really great return from a well thought out, well managed, good old 'meat and potatoes' venture with a new, exciting twist. If this trend continues, I fear for the hopes and dreams of myriads of new entrepreneurs who have great vision but lack the funds to put their vision into action. Personally, my project offers investors a 3 year

    return of approximately 560% on an investment 92% secured by hard collateral IN A PROVEN HIGH DEMAND BUSINESS, yet I haven't found a legitimate investor even remotely interested in even talking. Something is seriously wrong with that kind of thinking
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  • As a lifelong student of psychology (law enforcement and educationally) GrowVC is right on target. In describing the financial meltdown of markets and infact the lesser number of VC funders, it has become critical for small start ups to find capital elsewhere. The only way to do so is through networking. Unfortunately, VC'ers tend to look for only low or no risk ventures due to the economy worldwide.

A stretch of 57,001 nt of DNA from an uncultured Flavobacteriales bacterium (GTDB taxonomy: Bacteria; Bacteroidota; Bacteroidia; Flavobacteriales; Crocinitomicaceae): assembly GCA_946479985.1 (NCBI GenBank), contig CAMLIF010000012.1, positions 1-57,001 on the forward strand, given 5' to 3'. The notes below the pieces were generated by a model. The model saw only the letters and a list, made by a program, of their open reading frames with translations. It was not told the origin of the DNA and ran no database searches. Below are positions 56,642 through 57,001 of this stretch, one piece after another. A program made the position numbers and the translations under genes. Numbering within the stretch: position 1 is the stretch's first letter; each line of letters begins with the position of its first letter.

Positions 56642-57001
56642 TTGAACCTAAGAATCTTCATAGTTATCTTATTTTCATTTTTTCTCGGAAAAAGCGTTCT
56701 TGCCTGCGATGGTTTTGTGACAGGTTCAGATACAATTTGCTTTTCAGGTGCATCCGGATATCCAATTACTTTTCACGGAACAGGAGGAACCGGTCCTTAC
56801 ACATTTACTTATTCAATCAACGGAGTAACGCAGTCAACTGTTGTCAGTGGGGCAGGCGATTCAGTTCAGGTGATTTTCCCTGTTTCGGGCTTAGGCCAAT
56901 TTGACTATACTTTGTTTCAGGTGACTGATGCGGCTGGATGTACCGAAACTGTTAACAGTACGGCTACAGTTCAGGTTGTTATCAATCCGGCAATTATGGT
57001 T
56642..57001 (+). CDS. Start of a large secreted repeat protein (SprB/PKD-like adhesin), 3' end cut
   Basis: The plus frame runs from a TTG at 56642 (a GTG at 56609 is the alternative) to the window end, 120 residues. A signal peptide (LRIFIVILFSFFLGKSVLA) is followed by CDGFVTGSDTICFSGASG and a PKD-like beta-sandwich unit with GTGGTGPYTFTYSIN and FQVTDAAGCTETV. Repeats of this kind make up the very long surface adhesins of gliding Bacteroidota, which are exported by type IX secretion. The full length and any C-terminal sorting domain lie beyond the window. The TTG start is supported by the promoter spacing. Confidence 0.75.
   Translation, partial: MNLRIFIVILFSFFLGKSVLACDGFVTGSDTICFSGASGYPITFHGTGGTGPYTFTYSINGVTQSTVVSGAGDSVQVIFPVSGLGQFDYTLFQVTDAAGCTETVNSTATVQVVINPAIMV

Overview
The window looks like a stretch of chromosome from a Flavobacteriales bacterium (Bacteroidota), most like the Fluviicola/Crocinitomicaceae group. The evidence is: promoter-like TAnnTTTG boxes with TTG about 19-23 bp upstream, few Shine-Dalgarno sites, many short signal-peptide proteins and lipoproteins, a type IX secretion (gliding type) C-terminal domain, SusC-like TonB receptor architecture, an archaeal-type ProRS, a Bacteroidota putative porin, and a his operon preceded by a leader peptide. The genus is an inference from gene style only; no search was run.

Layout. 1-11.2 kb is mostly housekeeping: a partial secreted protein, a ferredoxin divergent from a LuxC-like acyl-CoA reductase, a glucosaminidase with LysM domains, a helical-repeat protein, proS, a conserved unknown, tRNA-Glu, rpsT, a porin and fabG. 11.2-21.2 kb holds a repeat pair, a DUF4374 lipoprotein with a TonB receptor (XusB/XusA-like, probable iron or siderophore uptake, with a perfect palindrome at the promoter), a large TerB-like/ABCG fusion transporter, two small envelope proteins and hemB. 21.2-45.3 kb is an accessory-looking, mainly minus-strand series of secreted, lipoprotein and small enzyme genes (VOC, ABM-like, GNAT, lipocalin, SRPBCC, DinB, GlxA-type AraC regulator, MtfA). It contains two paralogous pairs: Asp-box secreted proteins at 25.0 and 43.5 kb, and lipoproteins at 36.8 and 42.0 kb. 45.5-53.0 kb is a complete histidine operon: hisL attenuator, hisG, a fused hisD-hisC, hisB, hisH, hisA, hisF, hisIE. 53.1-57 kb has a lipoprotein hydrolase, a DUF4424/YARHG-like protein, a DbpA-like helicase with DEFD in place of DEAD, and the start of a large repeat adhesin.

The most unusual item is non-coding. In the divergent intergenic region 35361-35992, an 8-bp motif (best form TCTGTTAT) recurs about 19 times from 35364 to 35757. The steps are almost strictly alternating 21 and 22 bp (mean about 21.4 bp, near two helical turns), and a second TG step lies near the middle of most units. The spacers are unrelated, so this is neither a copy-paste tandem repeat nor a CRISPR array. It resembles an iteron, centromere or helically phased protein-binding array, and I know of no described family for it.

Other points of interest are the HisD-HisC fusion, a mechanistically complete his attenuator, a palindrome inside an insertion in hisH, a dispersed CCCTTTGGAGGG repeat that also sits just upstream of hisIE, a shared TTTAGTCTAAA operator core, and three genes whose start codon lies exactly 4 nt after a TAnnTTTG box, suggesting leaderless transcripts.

What we need as small businesses and start ups is the mentality of the industrial age investors that had the courage and patience, the moxie, if you will, to stand up and revitalize the economy instead of hedge and protect. The Bonsai tree grows in any way you want. You have to trim, shape and grow it into the large trees which take 30 years to reach maturity. If you do nothing, the tree dies.

    The same can be said for a start up or small business. GrowVC is a good, and smart place to start. We need more capital flowing in the veins of the system to go with the networking. Then we all prosper. Investors draw more investors like moths to a flame but the flame has to be lit. It takes fearless risk and some faith. That's what makes investing exciting.
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Grow VC Manifesto